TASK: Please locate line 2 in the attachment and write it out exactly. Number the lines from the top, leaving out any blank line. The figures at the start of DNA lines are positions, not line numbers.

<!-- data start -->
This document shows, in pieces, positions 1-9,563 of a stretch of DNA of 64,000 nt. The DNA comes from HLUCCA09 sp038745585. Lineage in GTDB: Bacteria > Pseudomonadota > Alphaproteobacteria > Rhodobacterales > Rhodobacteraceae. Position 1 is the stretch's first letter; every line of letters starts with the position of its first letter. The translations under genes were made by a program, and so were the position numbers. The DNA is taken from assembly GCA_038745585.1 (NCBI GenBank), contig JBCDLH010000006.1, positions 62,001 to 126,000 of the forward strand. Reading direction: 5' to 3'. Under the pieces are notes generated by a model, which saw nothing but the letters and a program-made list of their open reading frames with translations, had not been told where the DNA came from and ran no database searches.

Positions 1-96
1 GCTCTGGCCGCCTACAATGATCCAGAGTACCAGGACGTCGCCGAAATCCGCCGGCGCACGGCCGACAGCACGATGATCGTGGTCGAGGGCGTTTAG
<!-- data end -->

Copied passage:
Positions 1-96